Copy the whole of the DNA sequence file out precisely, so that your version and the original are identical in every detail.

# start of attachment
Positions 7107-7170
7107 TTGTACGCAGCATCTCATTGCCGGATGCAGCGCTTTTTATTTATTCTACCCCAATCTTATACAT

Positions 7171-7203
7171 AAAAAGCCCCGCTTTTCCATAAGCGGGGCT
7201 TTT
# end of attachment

Positions 7107-7170
7107 TTGTACGCAGCATCTCATTGCCGGATGCAGCGCTTTTTATTTATTCTACCCCAATCTTATACAT

Positions 7171-7203
7171 AAAAAGCCCCGCTTTTCCATAAGCGGGGCT
7201 TTT